I decided on the Asus at first because of the autotune OC, as it will be my first time, I plan on getting the Intel tuning plan just in case. Will the motherboard you suggested be as easy or even better? Also, I looked into the mobo briefly, and since I do want wifi until I can get a dedicated space next to my modem, how would the GIGABYTE GA-Z77X-UD5H-WB hold up?

The whole i5 and i7 CPU is going to give me a headache lol.
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September 2, 2012 1:09:59 AM

seriously. auto overclocking? dude, to get a cheap and easy overclock, go to the bios, locate the turbo multiplier under a.i tweaker, punch in 40, press enter, reset and you get 4ghz

if you are a lazy guy, find the tpu switch on the asus motherboard and turn it on. it wil give you a nice 4.5ghz overclock/ just be careful as it could use too much voltage sometimes

the z77-v pro has wifi. so yeah, its probably a better option for you

i bought a i7 since it was on sale for 299.99 or so. i needed my system to last 5 years( or right after i leave highschool). figured out i might do some photoshop in my classes as well so i was like why not
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September 2, 2012 1:19:36 AM

TheBigTroll said:
seriously. auto overclocking? dude, to get a cheap and easy overclock, go to the bios, locate the turbo multiplier under a.i tweaker, punch in 40, press enter, reset and you get 4ghz

if you are a lazy guy, find the tpu switch on the asus motherboard and turn it on. it wil give you a nice 4.5ghz overclock/ just be careful as it could use too much voltage sometimes

the z77-v pro has wifi. so yeah, its probably a better option for you

i bought a i7 since it was on sale for 299.99 or so. i needed my system to last 5 years( or right after i leave highschool). figured out i might do some photoshop in my classes as well so i was like why not



Yeah, sadly since this will be my first custom PC, I want to be careful when it comes to OC. The auto features I checked out seemed like a better option for me because it did the OC gradually as well as gave the options for voltage control/regulation. Although this is only if I decide to go with the Asus that has the features in the mobo.
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September 2, 2012 1:20:45 AM

well since you are new to this, then go with the asus. its more foolproof for you. if you somehow brick the board, you can easily recover it

so yeah. you can flick the TPU switch, set the overclock level to medium in intensity, and let it do its stuff. after that, you just need to run prime95 for 12hrs or so to test for stability

if you need overclocking help, the guys over at the overclocking section of the forum can give you all the details. we here in the new build section help people configure systems and give them general information to get them going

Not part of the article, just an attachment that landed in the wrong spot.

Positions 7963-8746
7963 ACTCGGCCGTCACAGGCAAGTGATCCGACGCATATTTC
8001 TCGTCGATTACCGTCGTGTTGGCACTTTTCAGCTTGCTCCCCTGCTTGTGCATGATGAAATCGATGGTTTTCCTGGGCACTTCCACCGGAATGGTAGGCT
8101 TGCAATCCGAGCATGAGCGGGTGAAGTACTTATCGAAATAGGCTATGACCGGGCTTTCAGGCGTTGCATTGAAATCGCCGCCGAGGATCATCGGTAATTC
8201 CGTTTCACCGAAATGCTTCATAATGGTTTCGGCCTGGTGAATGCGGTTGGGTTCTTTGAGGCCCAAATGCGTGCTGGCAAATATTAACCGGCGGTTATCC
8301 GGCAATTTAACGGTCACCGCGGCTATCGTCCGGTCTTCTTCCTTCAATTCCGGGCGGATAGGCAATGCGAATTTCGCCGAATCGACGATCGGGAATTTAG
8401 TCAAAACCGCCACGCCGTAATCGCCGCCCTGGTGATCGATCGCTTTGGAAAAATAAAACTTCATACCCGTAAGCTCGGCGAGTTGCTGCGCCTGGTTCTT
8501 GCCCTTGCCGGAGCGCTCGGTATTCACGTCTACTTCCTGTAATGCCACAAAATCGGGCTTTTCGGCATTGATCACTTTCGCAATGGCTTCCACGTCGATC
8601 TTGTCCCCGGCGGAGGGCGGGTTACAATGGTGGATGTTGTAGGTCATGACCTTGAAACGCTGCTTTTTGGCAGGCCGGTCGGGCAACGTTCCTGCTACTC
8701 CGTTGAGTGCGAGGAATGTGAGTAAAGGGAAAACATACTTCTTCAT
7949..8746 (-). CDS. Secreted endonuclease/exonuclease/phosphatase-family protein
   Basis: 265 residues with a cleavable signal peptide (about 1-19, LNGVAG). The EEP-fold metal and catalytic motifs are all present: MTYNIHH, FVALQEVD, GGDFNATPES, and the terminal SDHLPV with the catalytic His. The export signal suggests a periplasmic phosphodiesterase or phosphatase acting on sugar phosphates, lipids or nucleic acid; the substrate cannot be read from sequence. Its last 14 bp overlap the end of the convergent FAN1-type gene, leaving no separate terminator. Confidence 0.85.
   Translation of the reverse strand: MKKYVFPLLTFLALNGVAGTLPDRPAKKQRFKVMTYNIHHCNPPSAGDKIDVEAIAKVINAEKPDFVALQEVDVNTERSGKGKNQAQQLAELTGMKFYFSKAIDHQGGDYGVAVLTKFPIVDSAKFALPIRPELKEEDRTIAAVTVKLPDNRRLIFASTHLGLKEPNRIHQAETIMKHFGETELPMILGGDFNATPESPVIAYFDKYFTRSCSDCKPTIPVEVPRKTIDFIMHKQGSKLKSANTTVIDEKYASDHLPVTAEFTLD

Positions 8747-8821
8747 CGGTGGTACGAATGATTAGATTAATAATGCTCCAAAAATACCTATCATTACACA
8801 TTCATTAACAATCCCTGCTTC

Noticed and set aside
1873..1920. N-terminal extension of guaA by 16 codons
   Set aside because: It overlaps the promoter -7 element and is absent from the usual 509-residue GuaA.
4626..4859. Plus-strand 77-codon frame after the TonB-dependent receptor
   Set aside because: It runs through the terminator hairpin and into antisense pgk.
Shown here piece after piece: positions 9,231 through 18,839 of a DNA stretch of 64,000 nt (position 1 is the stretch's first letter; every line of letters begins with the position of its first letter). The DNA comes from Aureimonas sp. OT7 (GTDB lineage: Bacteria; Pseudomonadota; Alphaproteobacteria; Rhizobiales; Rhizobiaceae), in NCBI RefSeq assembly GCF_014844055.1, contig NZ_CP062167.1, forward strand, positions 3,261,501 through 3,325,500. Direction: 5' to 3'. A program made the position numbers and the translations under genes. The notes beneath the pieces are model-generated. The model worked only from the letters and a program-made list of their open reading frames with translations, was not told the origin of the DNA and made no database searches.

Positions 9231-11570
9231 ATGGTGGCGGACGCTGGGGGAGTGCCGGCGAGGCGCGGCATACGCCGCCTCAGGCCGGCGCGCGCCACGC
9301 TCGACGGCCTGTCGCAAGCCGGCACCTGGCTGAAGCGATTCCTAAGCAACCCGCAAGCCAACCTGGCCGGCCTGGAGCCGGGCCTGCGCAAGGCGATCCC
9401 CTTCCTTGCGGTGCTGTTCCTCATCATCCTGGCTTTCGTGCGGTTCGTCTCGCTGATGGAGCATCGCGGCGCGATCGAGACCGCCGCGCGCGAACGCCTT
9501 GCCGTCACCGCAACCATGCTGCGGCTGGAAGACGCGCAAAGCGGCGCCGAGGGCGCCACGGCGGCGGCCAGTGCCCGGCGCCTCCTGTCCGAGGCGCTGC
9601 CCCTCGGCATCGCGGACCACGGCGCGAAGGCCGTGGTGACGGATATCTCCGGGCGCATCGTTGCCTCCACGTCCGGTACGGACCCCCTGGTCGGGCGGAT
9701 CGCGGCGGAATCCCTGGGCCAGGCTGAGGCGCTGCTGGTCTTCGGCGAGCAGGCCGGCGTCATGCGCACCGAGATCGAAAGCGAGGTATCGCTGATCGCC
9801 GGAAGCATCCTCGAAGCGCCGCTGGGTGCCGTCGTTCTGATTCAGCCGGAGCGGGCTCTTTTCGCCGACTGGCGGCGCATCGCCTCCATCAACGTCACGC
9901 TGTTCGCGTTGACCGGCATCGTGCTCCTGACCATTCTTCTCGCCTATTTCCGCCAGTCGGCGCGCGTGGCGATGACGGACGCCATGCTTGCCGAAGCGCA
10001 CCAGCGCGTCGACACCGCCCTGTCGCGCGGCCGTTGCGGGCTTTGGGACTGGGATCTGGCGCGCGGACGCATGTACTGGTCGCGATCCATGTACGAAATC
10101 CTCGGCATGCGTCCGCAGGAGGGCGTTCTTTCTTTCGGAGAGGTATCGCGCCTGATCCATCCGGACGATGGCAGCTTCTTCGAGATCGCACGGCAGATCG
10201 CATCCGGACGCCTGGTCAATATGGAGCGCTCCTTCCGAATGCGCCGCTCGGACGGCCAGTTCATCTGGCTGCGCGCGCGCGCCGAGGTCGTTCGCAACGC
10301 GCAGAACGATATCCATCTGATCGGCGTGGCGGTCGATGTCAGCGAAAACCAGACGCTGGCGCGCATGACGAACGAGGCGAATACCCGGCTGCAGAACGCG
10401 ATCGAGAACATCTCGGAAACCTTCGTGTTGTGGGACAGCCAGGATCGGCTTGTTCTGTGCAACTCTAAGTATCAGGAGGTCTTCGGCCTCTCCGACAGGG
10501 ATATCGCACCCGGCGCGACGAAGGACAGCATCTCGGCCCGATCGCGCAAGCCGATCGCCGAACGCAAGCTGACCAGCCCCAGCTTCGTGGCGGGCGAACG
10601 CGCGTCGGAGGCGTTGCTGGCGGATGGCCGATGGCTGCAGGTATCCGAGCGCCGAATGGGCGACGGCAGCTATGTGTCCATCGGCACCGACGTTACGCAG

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September 2, 2012 1:47:35 AM

pandaL said:
I decided on the Asus at first because of the autotune OC, as it will be my first time, I plan on getting the Intel tuning plan just in case. Will the motherboard you suggested be as easy or even better? Also, I looked into the mobo briefly, and since I do want wifi until I can get a dedicated space next to my modem, how would the GIGABYTE GA-Z77X-UD5H-WB hold up?

The whole i5 and i7 CPU is going to give me a headache lol.

Every board make has some kind of easy over clock type program. Asus, Asrock, Gigabyt, MSI....

Here's a build to have a look at. Just switch out the components as you like.


http://www.amazon.com/Corsair-Carbide-Tower-Gaming-CC-9... $118.98 & this item ships for FREE with Super Saver Shipping
Corsair Carbide Series 500R Mid Tower Gaming Case CC-9011012-WW

http://www.amazon.com/XFX-PRO750W-Semi-Modular-80Plus-S... $111.71 & this item ships for FREE with Super Saver Shipping | Price after rebate: $101.71
XFX PRO750W XXX Edition Semi-Modular 80Plus 750 Watt Power Supply (Silver)

http://www.amazon.com/Gigabyte-CrossFireX-DispayPort-Mo... $149.99 & this item ships for FREE with Super Saver Shipping
Gigabyte Intel Z77 LGA 1155 AMD CrossFireX/NVIDIA SLI W/ HDMI,DVI,DispayPort Dual UEFI BIOS ATX Motherboard GA-Z77X-UD3H

http://www.amazon.com/Intel-Core-i5-3570K-Quad-Core-Pro... $229.99 & this item ships for FREE with Super Saver Shipping
Intel Core i5-3570K Quad-Core Processor 3.4 GHz 4 Core LGA 1155 - BX80637I53570K

http://www.amazon.com/Cooler-Master-Hyper-120mm-RR-212E... $32.32 & this item ships for FREE with Super Saver Shipping
Cooler Master Hyper 212 EVO CPU Cooler with 120mm PWM Fan (RR-212E-20PK-R2)

http://www.amazon.com/Patriot-Memory-Extreme-Masters-PC... $46.50 & this item ships for FREE with Super Saver Shipping
Patriot Memory Intel Extreme Masters 8 GB (2 x 4GB) PC3-12800 CL9 Memory Kit - PVI38G160C9K

http://www.amazon.com/Lite--Super-AllWrite-Layer-Drive/... $17.99 & eligible for FREE Super Saver Shipping on orders over $25
Lite-On Super AllWrite 24X SATA DVD+/-RW Dual Layer Drive - Bulk - IHAS124-04 Version C (Black)

http://www.amazon.com/Seagate-Barracuda-3-5-Inch-Intern... $77.49 & this item ships for FREE with Super Saver Shipping